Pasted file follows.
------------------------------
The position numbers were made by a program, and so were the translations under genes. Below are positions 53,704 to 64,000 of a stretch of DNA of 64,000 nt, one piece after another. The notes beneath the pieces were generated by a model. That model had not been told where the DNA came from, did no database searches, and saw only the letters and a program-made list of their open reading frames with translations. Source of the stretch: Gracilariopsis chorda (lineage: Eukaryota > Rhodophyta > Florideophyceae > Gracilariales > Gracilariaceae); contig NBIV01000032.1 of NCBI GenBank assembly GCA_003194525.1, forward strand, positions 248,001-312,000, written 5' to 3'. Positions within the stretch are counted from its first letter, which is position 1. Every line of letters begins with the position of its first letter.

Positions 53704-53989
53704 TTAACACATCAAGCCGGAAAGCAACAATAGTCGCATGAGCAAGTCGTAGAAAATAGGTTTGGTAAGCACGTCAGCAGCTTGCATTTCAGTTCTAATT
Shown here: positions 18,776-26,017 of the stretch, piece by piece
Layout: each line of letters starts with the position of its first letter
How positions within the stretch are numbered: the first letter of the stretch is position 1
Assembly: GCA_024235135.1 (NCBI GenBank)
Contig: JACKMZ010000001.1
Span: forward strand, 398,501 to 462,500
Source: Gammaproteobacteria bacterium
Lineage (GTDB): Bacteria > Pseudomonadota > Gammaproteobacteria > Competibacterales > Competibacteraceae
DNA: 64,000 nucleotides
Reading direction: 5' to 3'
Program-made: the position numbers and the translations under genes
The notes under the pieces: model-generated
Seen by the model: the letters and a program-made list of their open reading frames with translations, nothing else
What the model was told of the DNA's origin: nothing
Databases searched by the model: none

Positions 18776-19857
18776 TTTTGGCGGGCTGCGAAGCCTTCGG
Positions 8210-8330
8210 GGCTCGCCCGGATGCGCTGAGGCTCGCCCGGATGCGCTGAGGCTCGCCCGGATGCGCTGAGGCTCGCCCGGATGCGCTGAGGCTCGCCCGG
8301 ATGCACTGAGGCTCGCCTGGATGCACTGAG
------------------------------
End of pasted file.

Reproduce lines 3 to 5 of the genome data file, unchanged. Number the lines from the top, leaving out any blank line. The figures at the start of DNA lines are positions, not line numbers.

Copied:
53704 TTAACACATCAAGCCGGAAAGCAACAATAGTCGCATGAGCAAGTCGTAGAAAATAGGTTTGGTAAGCACGTCAGCAGCTTGCATTTCAGTTCTAATT
Shown here: positions 18,776-26,017 of the stretch, piece by piece
Layout: each line of letters starts with the position of its first letter